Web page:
Woman’s Society Minutes, October 16, 2023

Announcement: Woman’s Society will meet next at 7pm on November 20 at the Meetinghouse, with zoom participation as an option.

Minutes, Durham Friends Woman’s Society October 16, 2023

Present: Qat Langelier, Dorothy Curtis, Kim Bolshaw, Nancy Marstaller

  1. We plan to hold our next meeting in person at the meetinghouse, with zoom as an option, Monday November 20 at 7 PM.
  2. We are sending thinking of you cards to several Friends.
  3. We just received the new Blueprints, but not everyone has them yet. Kim read a program from the ’21-22 Blueprints: Cynthia Steele’s In the Midst of it all, His Eye is on the Sparrow. Cynthia is now president of the USFWI.

She spoke of working as a nurse during the pandemic, and shared scripture verses that helped her during that time. Those verses spoke of seeking and accepting God’s blessings, and the opportunities we have to rest in God if we feel anxious or overwhelmed.

Friends had different reactions to the restrictions imposed by the efforts to control the pandemic. One liked the time to work outdoors and be with children, while another felt crowded in her small home with children and visitors staying for a time. Relationships could be strained at times, leading to misunderstandings, and it was hard to watch when family members were not as careful as hoped. We agreed with the reminder from a Friend: We need to be friends of each other, as well as Friends of the Truth/Jesus.

  • Dorothy read her Triennial travel minute, which was signed by Cynthia Steele. She will make a copy for our minutes binder.
  • Dorothy just finished a quilt for Skai Soltys- newborn son of Tess Marstaller and Jaime Soltys. Tess is Nancy’s niece. Nancy mailed the quilt today, as they live in San Francisco. Another recent quilt Dorothy made was for Cindy and Paul Wood’s son; he and his wife recently had a baby boy.

Qat mentioned that both her sons still love and care for their quilts!

  • The treasurer’s report was accepted. We have received money toward 1 membership and 3 Blueprints and a late auction payment. The $800 earned from the auction has been sent to the LACO Food Pantry. $46 was paid for Blueprints and their postage.

Membership dues for USFWI are $10 this year. Blueprints plus postage is $6.50. We have $185 in our account. From the $200 given in memory of Kitsie Hildebrandt we approved donating $50 each to SASSMM, Wayfinder Schools, and New Beginnings.

  • Nancy will lead the program next month.
  • We will pray especially for friends with health concerns.
  • Minutes of the last meeting were read and approved.
  • On Saturday Oct. 14 the USFW-Northeast region met on zoom with 12 present. They shared their experiences at the Triennial. No date or place has been set yet for the spring meeting.
  • The October Tedford meal was chili, cornbread, vegetarian soup, fruit, cider, and ice cream.
  • Dorothy closed the meeting with this poem by Grenville Kleiser:


Thank God for dawn,

The songs of birds,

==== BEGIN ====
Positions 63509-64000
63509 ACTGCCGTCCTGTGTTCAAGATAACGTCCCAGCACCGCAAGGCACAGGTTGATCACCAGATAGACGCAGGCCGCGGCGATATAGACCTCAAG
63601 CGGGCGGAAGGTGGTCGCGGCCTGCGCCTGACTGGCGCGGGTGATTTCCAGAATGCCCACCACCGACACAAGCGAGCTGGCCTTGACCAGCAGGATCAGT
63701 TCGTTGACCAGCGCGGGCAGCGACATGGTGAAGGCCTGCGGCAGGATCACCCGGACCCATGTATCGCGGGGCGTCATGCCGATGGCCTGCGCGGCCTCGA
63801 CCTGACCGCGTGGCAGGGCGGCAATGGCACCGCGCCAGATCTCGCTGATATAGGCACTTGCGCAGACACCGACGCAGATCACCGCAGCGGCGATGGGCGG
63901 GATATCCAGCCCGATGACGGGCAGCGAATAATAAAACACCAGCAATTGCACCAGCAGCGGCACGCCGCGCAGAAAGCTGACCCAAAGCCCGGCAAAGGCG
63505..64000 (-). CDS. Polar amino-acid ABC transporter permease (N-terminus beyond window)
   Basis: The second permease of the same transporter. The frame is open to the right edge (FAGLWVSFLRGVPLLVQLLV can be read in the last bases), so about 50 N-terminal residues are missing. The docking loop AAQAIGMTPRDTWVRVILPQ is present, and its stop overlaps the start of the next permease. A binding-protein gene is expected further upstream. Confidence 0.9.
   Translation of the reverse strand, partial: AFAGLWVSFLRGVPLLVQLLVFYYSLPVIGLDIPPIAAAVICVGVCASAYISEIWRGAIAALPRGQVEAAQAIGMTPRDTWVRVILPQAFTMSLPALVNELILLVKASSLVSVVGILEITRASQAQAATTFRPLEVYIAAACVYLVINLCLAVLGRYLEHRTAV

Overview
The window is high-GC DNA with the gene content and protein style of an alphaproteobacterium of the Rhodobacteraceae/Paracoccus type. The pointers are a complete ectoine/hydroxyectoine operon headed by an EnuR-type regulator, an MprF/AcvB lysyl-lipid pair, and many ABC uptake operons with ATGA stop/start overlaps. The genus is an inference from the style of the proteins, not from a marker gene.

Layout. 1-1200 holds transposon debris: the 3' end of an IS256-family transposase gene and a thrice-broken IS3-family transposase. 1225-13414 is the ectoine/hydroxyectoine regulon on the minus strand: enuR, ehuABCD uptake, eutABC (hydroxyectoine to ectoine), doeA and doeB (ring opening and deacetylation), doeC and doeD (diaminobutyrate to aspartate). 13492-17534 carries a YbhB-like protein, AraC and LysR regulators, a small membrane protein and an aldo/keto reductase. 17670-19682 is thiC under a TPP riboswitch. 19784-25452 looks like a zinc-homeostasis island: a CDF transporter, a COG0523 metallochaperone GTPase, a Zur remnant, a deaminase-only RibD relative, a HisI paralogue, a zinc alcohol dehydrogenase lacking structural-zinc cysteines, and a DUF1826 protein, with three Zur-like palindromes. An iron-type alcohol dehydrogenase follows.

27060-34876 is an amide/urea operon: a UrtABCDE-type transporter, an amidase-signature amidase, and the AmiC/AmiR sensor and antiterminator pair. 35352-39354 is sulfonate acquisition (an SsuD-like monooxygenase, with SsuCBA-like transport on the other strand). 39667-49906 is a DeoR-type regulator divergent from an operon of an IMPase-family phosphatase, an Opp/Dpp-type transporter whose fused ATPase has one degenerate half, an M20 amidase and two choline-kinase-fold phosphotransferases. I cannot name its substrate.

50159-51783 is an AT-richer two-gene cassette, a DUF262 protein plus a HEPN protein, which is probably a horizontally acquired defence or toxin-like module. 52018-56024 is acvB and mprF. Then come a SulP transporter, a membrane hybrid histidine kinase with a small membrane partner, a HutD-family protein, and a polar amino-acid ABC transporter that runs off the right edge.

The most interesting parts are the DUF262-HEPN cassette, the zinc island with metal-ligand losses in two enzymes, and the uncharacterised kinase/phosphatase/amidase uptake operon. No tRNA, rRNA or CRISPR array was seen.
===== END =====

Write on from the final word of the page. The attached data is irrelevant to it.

Sophia’s House Worship Move to Zoom for October 27

Because of the terrible, tragic shootings in Lewiston, Maine

From Leslie Manning, Clerk of Durham Friends Meeting:

Our regular Sophia’s House worship is scheduled for tomorrow at 10:30. Sophia’s House is in Lewiston, we will meet on ZOOM ON the Durham Friends site.  Durham is in Androscoggin County, and we pray for the safety of all.

If any of you want to talk or pray before then, please feel free to contact me.  As some of you know, I was the regional coordinator for an anti-gun violence group in northern New England and worked closely with communities, survivors and loved ones.  I was based in Lewiston, and my heart is heavy.

Please join us in prayer.

Blessings, Leslie

 All are welcome.

Durham Monthly Meeting Minutes, October 15, 2023

Durham Monthly Meeting of Friends met for the conduct of business on Sunday, October 15, 2023, with 12 people in attendance.

1. Meeting Opening

Clerk opened the meeting with a reading from Advices and Queries from the Religious Society of Friends, Great Britain: Advices 10. 

2. Approval of Minutes of September 2023 — Ellen Bennett

Minutes were approved

3. Review of Agenda

4. Finance Committee — Nancy Marstaller

In response to the Meeting request that Finance take a broad look at the overall financial health of the meeting, the attached report includes a series of questions to consider moving forward.

Finance and Trustees will meet together soon to delve more deeply into the questions posed in the report. 

The Meeting engaged in a listening session.

Clerk offered this over-arching question: What is the best stewardship of the funds in our care? It was noted that we are not currently covering annual operating expenses with regular income; we need to draw on interest from our investment accounts to meet expenses. 

Summary of Friends’ comments and observations:

  • There was a commitment voiced to keep the line item for childcare position.  
  • There was general agreement that there was no reason not to pool investment accounts. 
  • Some funds are invested in a CD. When it matures in the spring, the proceeds might be earmarked to support youth programs (such as childcare and summer camp scholarships).

The Meeting revisited the request from Trustees to Finance, made at last month’s Meeting for Business, to move $55,000 from pooled funds to cemetery funds. Conversation ensued about designations and use of the Parsonage funds.